He and his colleagues all agree that much more needs to be learned about the traffic patterns in the nucleus and about the interactions of the many proteins involved in making RNA. But the convergence of the biochemical and cellular results is finally making sense of the cellular train station.

    Additional Reading

    1. 113.
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    3. 115.
    4. 116.
    5. 117.
    6. 118.

    Making Plants Aluminum Tolerant

    1. Marcia Barinaga

    Among all the high-profile pests and blights that plague the world's agriculture, there is a culprit less well known: aluminum. The most common metal in soils, aluminum is a problem on 30% to 40% of the world's arable lands, where acid soil releases aluminum ions into the ground water. Indeed, for some important crops, such as corn, it is second only to drought as an impediment to crop yields, reducing production by up to 80%. Now, Mexican researchers have come up with a possible genetic-engineering fix.

    On page 1566, molecular biologist Luis Herrera-Estrella and his team at the Center for Research and Advanced Studies of the National Polytechnic Institute in Irapuato, Mexico, report that they were able to make tobacco and papaya plants aluminum tolerant. They did so by genetically engineering them to pump out citric acid from their roots. This organic acid ties up aluminum ions in the soil, preventing them from entering and damaging the plants' roots.

    Crop researchers using traditional plant-breeding methods have boosted the aluminum tolerance of some food crops, notably wheat. But they would like to have a gene for aluminum tolerance that they could introduce into a wide variety of crop strains already bred for high yield and pest resistance. Herrera-Estrella's work is “a powerful first step” toward that goal, says Leon Kochian, who studies aluminum tolerance in crop plants at the U.S. Department of Agriculture's (USDA's) Agricultural Research Service laboratory in Ithaca, New York.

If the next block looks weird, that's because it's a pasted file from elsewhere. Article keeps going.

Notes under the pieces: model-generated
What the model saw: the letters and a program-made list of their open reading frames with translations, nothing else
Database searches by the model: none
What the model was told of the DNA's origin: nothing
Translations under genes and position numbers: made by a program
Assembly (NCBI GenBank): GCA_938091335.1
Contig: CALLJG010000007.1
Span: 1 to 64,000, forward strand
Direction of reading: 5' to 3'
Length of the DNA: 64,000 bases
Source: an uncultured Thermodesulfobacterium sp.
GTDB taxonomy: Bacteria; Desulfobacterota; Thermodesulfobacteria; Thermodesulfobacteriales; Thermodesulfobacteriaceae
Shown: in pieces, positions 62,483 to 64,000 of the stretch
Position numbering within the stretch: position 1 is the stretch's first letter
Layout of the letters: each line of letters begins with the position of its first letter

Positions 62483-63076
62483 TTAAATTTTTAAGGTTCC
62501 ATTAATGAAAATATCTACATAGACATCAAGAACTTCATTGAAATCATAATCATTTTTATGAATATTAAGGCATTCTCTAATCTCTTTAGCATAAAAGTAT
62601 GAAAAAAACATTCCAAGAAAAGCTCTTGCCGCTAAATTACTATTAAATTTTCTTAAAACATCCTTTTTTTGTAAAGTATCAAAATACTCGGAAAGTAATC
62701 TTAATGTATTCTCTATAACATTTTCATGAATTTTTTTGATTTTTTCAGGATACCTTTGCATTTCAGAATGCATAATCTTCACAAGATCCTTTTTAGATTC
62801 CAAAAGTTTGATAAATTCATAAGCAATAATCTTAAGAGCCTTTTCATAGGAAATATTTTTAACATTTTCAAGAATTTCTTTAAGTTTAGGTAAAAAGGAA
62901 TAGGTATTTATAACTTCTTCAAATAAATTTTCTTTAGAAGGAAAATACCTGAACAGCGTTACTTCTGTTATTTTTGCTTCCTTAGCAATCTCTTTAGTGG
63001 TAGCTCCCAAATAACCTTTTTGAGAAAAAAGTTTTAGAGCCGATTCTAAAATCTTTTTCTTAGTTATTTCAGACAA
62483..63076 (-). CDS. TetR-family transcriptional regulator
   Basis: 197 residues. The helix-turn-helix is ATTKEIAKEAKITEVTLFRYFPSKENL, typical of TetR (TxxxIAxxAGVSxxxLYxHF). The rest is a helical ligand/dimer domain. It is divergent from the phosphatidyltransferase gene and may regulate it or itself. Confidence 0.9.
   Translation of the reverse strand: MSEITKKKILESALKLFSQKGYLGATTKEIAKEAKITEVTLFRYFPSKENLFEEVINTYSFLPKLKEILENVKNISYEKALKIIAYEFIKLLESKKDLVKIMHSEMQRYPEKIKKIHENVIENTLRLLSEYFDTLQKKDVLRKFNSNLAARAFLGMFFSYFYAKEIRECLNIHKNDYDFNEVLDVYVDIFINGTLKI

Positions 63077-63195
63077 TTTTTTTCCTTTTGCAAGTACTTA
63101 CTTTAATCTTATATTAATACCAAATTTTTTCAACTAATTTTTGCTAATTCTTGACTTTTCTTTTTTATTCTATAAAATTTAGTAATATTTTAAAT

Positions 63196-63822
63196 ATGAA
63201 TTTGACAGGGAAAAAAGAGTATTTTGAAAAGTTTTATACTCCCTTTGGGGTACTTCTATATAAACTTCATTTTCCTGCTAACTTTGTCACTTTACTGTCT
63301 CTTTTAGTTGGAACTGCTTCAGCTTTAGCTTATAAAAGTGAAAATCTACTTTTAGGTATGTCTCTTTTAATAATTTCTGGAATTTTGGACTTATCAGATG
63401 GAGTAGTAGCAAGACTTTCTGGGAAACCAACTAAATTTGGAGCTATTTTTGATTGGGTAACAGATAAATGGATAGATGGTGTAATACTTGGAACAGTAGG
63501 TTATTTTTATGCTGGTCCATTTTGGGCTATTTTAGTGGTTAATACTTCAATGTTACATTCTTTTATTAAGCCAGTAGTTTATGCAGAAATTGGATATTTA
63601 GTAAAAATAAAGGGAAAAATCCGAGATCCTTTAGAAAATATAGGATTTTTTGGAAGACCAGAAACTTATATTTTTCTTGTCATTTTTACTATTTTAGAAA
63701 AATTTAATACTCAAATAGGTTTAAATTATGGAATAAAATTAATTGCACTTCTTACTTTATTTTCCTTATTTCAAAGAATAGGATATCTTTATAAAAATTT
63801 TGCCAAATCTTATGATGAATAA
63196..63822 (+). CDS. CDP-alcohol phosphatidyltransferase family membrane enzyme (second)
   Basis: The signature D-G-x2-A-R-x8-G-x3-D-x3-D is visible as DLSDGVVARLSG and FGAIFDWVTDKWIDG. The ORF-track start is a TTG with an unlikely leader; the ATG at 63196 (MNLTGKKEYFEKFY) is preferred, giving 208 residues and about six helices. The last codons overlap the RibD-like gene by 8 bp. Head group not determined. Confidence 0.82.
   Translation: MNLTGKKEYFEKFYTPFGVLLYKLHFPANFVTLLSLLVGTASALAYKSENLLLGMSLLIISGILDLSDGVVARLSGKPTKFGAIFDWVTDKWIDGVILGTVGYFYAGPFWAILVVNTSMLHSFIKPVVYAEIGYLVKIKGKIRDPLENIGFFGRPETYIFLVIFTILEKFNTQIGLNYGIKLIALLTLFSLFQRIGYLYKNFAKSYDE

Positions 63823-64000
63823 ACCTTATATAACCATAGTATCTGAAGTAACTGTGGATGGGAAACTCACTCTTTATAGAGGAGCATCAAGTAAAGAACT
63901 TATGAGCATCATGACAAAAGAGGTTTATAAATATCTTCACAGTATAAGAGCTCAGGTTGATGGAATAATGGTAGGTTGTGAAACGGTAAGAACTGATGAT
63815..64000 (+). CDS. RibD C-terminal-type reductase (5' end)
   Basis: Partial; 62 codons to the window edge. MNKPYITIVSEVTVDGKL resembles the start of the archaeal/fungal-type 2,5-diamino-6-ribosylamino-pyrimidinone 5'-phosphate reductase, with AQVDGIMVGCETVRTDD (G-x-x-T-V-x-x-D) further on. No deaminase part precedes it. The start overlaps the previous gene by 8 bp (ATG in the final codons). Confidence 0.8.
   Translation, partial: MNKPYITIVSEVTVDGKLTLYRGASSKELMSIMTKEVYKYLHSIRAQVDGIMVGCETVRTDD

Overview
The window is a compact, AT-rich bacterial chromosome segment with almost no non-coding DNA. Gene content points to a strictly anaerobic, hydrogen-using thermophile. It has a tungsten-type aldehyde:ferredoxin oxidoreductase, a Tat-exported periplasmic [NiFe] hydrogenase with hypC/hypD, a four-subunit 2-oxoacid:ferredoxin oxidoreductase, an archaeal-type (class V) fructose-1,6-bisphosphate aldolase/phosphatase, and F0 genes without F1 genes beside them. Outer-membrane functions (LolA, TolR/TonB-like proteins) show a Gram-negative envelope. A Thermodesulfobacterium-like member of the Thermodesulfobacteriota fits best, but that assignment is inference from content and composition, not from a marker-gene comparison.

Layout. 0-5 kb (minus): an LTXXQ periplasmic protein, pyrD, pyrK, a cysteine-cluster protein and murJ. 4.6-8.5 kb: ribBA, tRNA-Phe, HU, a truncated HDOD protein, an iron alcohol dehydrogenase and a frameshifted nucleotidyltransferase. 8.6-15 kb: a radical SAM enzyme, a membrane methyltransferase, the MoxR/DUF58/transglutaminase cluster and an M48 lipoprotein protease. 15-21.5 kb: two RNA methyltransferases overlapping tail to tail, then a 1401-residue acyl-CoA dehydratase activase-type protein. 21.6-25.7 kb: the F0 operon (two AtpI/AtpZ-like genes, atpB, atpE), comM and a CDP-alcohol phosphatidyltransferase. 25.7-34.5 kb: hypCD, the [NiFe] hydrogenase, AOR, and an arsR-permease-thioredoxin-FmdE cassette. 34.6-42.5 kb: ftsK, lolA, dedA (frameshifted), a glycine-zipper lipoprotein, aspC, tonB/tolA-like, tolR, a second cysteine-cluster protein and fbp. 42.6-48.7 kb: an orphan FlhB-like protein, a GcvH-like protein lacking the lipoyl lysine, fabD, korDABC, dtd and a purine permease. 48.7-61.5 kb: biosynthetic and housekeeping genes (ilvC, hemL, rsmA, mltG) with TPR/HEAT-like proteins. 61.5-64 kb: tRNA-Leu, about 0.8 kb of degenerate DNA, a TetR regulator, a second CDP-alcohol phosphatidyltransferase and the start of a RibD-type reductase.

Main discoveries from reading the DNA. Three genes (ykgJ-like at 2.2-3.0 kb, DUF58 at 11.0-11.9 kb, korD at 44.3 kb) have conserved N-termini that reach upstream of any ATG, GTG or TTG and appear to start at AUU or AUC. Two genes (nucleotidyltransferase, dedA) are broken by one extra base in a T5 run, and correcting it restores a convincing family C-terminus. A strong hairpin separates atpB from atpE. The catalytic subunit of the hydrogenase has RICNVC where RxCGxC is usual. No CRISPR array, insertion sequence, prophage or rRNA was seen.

Farmers around the world would reap the benefits of such a gene, but the payoff would be especially high in developing countries. Although aluminum is present virtually everywhere, in nonacid soils it is locked up in insoluble compounds. But in acidic soils, which are most common in the tropics (where heavy rains leach alkaline materials from the land), the aluminum becomes soluble. It can slip into the cells of plant roots, where it poisons cell metabolism and prevents healthy root growth.

    One solution is to plow lime into the soil, but lime must be added every few years, can treat only the top layer of soil, and is too expensive for many farmers in developing countries, says plant geneticist Shivaji Pandey, who directs the aluminum-tolerance breeding program for corn at the International Research Institute for Breeding of Maize and Wheat in Mexico City. As a result, farmers in much of the world settle for poor crop yields on acidic soils. The toll is huge: Strains of corn that would yield 10 tons per hectare in neutral soil may produce only 2 tons in acidic soils, says Pandey.

    In their effort to create aluminum-tolerant crops that could boost these yields without extra cost, Herrera-Estrella and his colleagues built on prior work by Emmanuel Delhaize and his colleagues at the Commonwealth Scientific and Industrial Research Organization in Canberra, Australia. Delhaize's team found that some naturally aluminum-resistant plant strains have roots that secrete citric or malic acid, which binds to aluminum and prevents it from entering the roots. Several labs are chasing down the mutant gene responsible for the acid secretion, but Herrera-Estrella decided to take a different approach. “It occurred to us that because organic acid biosynthesis is a general phenomenon,” he says, “we could use genes from other organisms to produce organic acids in plants.”

    The organism the researchers turned to was the bacterium Pseudomonas aeruginosa. They introduced the bacterial gene for citrate synthase, the enzyme that makes citric acid, into two plant species: tobacco, a popular plant for laboratory work because it is easy to transform with foreign DNA, and papaya, an important crop in tropical Mexico that is highly sensitive to aluminum.